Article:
That said, they can’t really be steered, so they’re usually best suited for open hills with no obstacles (think: trees, rocks, little kids… ).
These nostalgic sleds are typically made of wood and have two to four metal runners on the bottom. Apply a bit of wax to condition the runners, and these babies can really fly.
The only downside to runner sleds is that they are pretty heavy and can sink in soft snow. But, if the weather conditions are right and the snow is compact, a runner sled can be a treat.
Just keep in mind the weight if you’re shopping for a little one. More often than not, these sleds are too heavy for tiny tots to drag back uphill, even with a pull rope.
Instead, opt for a lightweight sled from our Kids Collection, like the Rainbow Checkered Racer Sled or Groovy Rocket Sled.
Gone are the days of heavy metal, wood, or hard plastic sleds. Today, inflatable sleds are all the rage — and it’s easy to see why. Not only are these sleds lightweight and super easy to carry, but it only takes a few seconds to inflate and deflate. This means that you can free up some space when it’s time to put your winter toys away in storage.
Plus, if you’re taking the family on a winter vacation, you can easily pack your inflatable sleds with you. That’s right — no bulky snow sleds taking up space in the car!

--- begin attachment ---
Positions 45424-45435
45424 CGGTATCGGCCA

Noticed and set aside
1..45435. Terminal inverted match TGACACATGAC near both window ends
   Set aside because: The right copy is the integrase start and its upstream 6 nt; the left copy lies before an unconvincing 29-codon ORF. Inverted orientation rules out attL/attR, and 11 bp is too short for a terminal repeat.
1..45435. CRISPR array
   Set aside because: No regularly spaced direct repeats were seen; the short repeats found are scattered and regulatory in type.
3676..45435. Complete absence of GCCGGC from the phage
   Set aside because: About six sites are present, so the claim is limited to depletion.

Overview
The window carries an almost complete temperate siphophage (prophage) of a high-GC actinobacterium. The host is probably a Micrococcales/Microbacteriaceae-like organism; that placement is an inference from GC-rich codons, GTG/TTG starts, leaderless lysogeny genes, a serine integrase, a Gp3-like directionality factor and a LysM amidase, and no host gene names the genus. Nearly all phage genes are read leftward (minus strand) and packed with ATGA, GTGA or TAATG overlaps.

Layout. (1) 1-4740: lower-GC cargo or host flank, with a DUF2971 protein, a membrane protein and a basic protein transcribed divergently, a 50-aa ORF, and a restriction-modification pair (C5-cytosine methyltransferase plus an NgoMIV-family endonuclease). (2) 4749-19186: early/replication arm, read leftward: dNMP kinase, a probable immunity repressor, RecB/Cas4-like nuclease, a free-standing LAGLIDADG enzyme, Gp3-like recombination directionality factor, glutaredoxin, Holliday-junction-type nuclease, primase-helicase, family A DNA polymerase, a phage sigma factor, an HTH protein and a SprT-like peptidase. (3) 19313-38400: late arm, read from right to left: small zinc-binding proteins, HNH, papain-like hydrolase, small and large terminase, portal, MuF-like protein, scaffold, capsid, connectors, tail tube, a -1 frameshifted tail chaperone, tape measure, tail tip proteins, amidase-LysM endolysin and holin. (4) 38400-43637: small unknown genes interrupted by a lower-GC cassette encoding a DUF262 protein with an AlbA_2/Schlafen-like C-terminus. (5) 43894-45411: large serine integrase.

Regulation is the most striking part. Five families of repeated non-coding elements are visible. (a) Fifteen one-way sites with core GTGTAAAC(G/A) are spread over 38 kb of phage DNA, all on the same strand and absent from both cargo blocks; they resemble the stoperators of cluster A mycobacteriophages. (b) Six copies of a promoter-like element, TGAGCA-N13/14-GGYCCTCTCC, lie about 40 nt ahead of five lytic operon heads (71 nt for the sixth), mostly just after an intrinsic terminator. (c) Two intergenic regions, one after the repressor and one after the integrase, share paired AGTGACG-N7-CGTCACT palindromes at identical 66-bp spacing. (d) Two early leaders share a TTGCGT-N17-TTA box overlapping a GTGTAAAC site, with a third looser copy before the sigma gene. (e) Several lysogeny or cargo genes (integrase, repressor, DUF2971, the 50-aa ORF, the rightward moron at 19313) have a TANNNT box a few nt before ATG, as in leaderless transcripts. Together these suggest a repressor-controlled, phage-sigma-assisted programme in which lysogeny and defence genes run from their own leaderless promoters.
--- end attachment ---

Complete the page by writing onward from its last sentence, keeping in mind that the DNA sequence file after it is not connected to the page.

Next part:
Of course, these aren’t the only reasons why we love inflatable sleds. In addition to being lightweight and easy to store, inflatables are incredibly fast. So if you have a need for speed (and want to avoid pulling a muscle via a heavy sled), an inflatable sled is definitely for you.
Snow Conditions for Sledding
The snow is falling, and winter break is calling: It’s that time of year again. Typically, the optimal snow conditions for sledding are wet and sticky.
The type of snow has a big impact on winter sports of all kinds, especially sledding. Luckily, modern sleds can adapt to more climates than their OG wood predecessors.
For example, wooden or plastic toboggans need the most snow — two to four inches. However, inflatable tubes are, in our opinion, some of the best sleds since they don’t need much snow at all (if any).
And there you have it — the many different types of sleds available on the market. From toboggans and runner sleds to saucers and tubes, these sleds are sure to make this winter season your best one yet!
Just be sure to purchase from a reputable company that makes durable sleds built to last. Not sure where to shop? Check us out here at FUNBOY!
Whether you’re on the hunt for a lightweight toboggan, luxe snow sleigh, or retro snowmobile, you can count on us to have just what you need for your next sledding adventure.